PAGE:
Functional imbalance. The most commonly seen cause of pelvic unleveling is loss of support from the lower extremity — from the foot, in particular, due to collapse of the medial arch. When the arch drops (excessive pronation), the leg rotates medially, and the femur head drops, causing an unlevel pelvis. Excessive pronation may occur from a young age, through lack of development of the arch; but most commonly it occurs in later years, when the ligaments that support the arches undergo plastic deformation. Since this process usually happens gradually, over many years, there is often no significant foot pain. The patient with this condition begins to develop chronic low back and pelvis problems, but doesn’t describe any foot symptoms. Therefore, the doctor of chiropractic must always have an index of suspicion, and include a lower extremity postural exam in the evaluation of most new patients. Whenever there is evidence of pelvic unleveling, investigation of the feet and ankles, along with inspection of shoe wear patterns, is necessary.

Lift vs. Orthotic

It is very important to recognize the functional short leg, since providing a lift instead of an orthotic is likely to perpetuate the associated sacroiliac subluxations. (5) And there is no reliable information on the radiographs to differentiate these conditions. A pelvic tilt, a lower sacral base, and a femur head discrepancy indicate a lower extremity source, but not whether it is an anatomical or a functional short leg. The clinical postural exam with lower extremity screening is the only way to make this determination. If there is any doubt, the safest approach is to fit the patient with flexible, custom-made orthotics, initially. If there is a persisting pelvic tilt after wearing the orthotics for several weeks and receiving chiropractic adjustments, a heel lift can then easily be added to the orthotic for complete correction.

Conclusion

Once pelvic unleveling has been found in a patient, effective treatment can be planned. The first step is to differentiate whether the source of the imbalance is in the pelvis or the lower extremities. This may require accurate, standing radiographs taken without projectional distortion. Then, a determination of anatomical asymmetry or functional imbalance will help guide treatment. Most commonly, the lower extremities are not providing the necessary support for the pelvis. In many cases, orthotic support for foot pronation, knee rotation, or femur angulation is needed. Those few patients with a true anatomical leg length discrepancy will need to be supplied with the appropriate lift. The additional time required to determine the source of the pelvic unleveling will be repaid in more effective chiropractic care, and adjustments that last. The gratitude of patients who have finally found a doctor who is interested enough to individualize their treatment will help build a tremendous practice. This level of service ensures a great future for chiropractic, no matter what the insurance companies say or do.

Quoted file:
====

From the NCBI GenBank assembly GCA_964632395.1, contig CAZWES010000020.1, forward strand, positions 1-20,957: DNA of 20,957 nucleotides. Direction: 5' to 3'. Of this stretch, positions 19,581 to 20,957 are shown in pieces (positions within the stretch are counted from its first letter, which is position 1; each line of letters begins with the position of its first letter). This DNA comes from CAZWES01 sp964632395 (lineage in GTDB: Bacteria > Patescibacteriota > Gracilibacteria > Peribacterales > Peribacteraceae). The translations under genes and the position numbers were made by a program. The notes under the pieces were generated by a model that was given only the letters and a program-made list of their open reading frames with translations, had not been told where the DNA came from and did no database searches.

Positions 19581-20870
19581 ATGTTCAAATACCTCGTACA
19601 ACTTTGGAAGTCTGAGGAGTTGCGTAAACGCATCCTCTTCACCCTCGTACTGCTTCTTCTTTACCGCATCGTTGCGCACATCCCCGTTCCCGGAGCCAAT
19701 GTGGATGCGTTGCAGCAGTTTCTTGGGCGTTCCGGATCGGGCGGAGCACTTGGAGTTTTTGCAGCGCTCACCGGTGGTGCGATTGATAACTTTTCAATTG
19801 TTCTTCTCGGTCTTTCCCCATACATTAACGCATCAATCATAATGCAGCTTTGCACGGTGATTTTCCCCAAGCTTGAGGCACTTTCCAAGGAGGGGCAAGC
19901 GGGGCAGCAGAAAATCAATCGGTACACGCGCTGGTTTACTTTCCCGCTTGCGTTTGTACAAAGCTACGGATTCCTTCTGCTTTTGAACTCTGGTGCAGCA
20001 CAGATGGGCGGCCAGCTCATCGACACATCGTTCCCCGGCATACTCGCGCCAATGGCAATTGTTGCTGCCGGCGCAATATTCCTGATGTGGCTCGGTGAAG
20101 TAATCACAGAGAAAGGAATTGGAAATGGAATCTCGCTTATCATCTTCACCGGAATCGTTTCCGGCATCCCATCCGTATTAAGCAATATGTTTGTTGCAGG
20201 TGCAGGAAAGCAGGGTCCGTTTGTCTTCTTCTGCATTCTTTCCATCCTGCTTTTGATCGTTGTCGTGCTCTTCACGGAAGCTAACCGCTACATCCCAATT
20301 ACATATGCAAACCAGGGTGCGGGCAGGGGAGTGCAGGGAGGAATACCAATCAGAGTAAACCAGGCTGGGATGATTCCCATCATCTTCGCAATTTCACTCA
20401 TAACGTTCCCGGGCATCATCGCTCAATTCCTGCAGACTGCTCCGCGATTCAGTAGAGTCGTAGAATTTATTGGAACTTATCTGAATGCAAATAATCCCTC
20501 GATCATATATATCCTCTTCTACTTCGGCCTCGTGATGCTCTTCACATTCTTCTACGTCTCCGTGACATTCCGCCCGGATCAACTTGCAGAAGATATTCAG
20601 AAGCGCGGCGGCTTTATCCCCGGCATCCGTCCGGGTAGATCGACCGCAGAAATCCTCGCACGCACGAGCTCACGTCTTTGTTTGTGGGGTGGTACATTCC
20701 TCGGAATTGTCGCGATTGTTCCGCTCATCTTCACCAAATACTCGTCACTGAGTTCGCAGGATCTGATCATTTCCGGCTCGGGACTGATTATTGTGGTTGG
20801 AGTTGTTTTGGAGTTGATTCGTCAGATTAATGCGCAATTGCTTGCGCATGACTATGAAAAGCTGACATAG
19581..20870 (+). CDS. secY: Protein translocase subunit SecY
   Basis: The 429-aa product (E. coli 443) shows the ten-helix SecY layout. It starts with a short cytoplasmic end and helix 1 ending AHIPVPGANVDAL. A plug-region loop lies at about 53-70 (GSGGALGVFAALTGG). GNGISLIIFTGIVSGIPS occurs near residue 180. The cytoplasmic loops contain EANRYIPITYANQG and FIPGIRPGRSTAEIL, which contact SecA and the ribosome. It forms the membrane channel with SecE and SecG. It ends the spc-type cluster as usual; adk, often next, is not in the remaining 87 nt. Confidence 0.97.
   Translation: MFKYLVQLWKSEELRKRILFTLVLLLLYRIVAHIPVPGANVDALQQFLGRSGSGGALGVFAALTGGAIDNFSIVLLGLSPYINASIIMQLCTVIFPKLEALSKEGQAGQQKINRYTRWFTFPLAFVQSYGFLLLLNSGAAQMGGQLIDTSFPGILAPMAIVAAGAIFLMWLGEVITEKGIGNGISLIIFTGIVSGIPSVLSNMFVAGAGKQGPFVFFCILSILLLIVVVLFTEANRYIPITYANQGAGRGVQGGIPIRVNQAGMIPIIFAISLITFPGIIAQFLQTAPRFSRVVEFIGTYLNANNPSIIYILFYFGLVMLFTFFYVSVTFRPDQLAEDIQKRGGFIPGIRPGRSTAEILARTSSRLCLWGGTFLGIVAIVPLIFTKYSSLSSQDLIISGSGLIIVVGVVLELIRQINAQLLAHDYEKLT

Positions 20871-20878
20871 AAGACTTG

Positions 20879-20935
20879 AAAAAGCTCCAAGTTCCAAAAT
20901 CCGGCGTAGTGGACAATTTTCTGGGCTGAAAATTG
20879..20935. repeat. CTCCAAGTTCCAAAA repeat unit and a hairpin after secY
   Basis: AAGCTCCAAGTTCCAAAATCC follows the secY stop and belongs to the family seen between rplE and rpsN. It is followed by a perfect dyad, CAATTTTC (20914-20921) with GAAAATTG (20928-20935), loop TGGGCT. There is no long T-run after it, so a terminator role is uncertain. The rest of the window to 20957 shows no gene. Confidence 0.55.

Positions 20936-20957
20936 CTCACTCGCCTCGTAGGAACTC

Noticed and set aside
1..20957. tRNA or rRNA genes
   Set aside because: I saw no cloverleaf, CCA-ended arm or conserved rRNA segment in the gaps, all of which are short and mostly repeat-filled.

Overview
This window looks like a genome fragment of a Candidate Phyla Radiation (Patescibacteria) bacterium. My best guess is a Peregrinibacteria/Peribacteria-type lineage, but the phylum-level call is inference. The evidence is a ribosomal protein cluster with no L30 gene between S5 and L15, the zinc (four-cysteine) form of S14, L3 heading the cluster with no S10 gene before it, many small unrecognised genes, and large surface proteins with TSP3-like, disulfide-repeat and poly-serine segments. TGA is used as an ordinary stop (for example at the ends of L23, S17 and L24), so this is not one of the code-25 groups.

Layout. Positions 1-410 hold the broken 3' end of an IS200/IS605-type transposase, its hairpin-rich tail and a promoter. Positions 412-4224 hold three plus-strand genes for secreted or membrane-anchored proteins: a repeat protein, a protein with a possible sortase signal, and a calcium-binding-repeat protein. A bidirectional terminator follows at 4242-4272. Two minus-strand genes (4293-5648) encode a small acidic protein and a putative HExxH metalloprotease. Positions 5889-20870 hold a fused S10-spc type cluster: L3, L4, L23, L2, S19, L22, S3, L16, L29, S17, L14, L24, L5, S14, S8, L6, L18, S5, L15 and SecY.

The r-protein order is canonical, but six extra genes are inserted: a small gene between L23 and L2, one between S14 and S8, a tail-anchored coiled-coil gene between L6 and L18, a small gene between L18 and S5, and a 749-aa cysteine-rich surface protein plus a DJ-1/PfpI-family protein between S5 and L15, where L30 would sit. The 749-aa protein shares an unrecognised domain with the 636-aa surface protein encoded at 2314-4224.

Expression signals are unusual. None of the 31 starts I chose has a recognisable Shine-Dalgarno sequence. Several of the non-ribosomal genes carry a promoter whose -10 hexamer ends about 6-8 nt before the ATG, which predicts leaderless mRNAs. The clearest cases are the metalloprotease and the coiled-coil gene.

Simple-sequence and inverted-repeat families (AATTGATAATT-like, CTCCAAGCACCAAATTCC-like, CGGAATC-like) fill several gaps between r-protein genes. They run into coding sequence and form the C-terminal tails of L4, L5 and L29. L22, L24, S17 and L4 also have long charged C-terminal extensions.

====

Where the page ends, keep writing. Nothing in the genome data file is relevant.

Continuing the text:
References

1. Woerman AL, Binder-MacLeod SA. Leg length discrepancy assessment: accuracy and precision in five clinical methods of evaluation. J Orthop Sports Phys Therap 1984; 5:230-238.

2. Friberg O et al. Accuracy and precision of clinical estimation of leg length inequality and lumbar scoliosis: comparison of clinical and radiological measurements. Int Disabil Studies 1988; 10:49-53.

3. Giles LGF, Taylor JR. Low back pain associated with leg length inequality. Spine 1981; 6:510-511.

4. Subotnick SI. Limb length discrepancies of the lower extremity; the short leg syndrome. J Orthop Sports Phys Therap 1981; 3:11-16.

5. Rothbart BA, Estabrook L. Excessive pronation: a major biomechanical determinant in the development of chondromalacia and pelvic lists. J Manip Physiol Therap 1988; 11:373-379.